Nigel Clough, the Sheffield United manager, has warned his team there will be serious consequences if ill-discipline is allowed to disrupt their push for the Championship, writes James Shield.
Clough was speaking ahead of tomorrow’s League One encounter against Scunthorpe which could see the visitors forced to play without a recognised centre-half should Jay McEveley’s injured shoulder fail to respond to treatment.
With Chris Basham, the former Swindon Town defender’s partner at the heart of United’s rearguard, ruled-out through suspension, Clough said: “It’s something the players have got to be aware of going forward. It’s something they should have been aware of since the start of the season.
“There are times when you are going to get booked. We appreciate that.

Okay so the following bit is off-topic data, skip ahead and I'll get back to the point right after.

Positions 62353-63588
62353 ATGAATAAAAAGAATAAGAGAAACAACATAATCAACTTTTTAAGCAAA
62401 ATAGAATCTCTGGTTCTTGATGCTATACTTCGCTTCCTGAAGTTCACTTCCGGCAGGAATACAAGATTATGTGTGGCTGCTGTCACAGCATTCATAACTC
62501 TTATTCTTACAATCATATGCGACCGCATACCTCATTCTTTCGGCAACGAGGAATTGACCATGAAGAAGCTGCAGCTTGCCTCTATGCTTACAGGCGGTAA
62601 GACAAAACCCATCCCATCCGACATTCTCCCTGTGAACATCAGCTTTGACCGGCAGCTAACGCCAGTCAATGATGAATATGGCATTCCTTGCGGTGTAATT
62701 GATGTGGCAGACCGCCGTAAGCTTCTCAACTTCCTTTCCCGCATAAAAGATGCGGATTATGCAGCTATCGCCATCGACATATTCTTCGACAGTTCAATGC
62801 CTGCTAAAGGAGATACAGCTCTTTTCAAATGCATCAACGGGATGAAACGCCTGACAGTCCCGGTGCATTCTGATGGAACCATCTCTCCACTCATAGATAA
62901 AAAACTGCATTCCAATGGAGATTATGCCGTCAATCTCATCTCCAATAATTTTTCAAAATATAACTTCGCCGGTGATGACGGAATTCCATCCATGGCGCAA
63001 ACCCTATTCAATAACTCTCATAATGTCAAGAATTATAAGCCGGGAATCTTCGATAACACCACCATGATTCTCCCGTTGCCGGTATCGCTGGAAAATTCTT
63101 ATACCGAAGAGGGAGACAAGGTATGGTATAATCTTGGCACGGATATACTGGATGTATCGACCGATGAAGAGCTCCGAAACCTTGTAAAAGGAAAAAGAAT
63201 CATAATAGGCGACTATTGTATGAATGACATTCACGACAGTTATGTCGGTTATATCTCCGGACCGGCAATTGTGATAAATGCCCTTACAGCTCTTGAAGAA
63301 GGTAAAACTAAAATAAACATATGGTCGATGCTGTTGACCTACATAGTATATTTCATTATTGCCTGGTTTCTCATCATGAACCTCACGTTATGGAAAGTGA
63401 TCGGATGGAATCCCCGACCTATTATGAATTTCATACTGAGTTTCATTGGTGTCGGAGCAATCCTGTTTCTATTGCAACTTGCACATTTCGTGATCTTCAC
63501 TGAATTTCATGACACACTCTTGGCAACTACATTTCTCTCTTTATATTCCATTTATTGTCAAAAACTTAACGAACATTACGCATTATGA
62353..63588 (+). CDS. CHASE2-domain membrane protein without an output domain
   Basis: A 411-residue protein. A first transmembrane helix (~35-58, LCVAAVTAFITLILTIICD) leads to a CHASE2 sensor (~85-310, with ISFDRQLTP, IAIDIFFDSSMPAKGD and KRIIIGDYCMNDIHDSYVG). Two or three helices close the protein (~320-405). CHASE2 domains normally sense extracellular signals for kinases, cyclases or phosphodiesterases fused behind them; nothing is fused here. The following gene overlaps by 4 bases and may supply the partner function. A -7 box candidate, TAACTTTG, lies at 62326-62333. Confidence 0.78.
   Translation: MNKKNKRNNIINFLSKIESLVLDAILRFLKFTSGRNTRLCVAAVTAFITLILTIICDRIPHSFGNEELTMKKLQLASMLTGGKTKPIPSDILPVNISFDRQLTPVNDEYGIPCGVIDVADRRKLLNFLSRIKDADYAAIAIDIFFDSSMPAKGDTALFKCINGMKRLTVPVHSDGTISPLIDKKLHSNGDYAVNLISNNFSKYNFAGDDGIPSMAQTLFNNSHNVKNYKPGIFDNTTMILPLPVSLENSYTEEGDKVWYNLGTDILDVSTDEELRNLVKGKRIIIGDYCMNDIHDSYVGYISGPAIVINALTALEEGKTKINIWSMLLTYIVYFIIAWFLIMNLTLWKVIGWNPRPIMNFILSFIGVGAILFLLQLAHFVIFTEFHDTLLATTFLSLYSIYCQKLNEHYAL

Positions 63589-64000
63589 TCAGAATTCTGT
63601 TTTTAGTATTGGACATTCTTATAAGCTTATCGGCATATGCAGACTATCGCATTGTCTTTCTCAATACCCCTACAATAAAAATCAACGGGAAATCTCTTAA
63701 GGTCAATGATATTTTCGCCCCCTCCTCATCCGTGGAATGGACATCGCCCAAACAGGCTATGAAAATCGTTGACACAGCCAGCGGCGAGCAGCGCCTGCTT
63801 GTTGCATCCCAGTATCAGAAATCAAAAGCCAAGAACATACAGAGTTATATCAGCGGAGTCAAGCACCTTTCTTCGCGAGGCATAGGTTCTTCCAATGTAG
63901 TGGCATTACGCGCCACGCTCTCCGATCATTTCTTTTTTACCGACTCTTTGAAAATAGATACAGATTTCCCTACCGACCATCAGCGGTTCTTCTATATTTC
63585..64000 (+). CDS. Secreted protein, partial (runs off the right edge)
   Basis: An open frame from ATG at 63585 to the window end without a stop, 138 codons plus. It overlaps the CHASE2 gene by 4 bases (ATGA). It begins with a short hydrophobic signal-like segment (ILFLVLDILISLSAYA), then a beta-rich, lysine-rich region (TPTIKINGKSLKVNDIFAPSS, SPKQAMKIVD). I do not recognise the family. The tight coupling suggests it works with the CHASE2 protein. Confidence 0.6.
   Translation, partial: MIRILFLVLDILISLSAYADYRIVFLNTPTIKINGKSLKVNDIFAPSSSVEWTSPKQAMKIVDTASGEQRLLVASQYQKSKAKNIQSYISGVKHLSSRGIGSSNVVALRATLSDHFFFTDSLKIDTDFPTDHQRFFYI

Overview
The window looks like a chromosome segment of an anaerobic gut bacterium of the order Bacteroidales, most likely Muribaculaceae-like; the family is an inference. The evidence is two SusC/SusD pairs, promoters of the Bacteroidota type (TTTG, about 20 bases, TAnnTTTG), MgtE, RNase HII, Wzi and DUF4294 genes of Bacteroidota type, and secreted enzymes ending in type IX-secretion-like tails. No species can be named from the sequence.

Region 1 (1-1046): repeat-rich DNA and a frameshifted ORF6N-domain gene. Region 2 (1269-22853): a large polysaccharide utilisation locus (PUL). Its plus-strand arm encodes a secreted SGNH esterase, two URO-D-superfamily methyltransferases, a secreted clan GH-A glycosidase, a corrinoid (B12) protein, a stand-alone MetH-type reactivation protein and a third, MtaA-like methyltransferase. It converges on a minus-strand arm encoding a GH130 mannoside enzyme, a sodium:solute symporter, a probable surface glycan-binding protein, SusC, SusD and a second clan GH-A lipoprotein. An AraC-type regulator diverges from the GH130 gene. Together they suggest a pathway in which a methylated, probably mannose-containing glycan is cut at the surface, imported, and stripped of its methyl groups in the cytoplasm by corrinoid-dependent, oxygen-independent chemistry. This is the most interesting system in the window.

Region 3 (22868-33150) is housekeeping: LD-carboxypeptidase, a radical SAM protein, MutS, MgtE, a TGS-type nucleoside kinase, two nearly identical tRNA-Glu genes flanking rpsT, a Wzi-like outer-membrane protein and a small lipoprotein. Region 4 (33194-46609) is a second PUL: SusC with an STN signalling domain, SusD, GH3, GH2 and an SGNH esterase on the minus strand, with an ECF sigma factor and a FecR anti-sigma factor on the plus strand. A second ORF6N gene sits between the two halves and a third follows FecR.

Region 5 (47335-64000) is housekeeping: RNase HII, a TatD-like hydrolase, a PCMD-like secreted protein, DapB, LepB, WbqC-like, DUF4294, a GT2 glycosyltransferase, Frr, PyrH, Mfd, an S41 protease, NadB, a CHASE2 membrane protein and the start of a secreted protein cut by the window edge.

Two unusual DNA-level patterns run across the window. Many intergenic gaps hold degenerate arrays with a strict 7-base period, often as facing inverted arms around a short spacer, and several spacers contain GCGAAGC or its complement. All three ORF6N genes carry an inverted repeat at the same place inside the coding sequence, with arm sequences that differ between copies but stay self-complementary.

“There are times when you are going to have to get booked and we understand that too.
“But it’s the daft ones, ones that are completely avoidable, that there are no excuses for and can come back to haunt everyone later on.”
“Things like kicking a ball away right in front of the referee,” Clough added. “Taking your shirt off when you score a goal.
“Those are the type of things that drive you mad. There’s no point and if you do it you know you are going to get booked so why bother?
“Why even do it in the first place?”
Basham misses both the visit to Glanford Park and Tuesday’s game at Walsall after collecting his 10th caution of the campaign against Fleetwood Town last weekend.
Although Clough has effectively conceded defeat in the race to secure automatic promotion - United are fifth - he said: “Individual mistakes are costing us and we can’t keep making mistakes.
“Jose (Baxter) was sent off against Coventry and it cost us two points. There were late goals versus Peterborough and two poor ones when Fleetwood came here.
“Teams which make least mistakes will be successful and I’d hazard a guess that Bristol City and Preston have made the least mistakes in our division this season. That’s why they are first and second.
“They happen, even to the best, but they’ve got to be kept to a minimum.”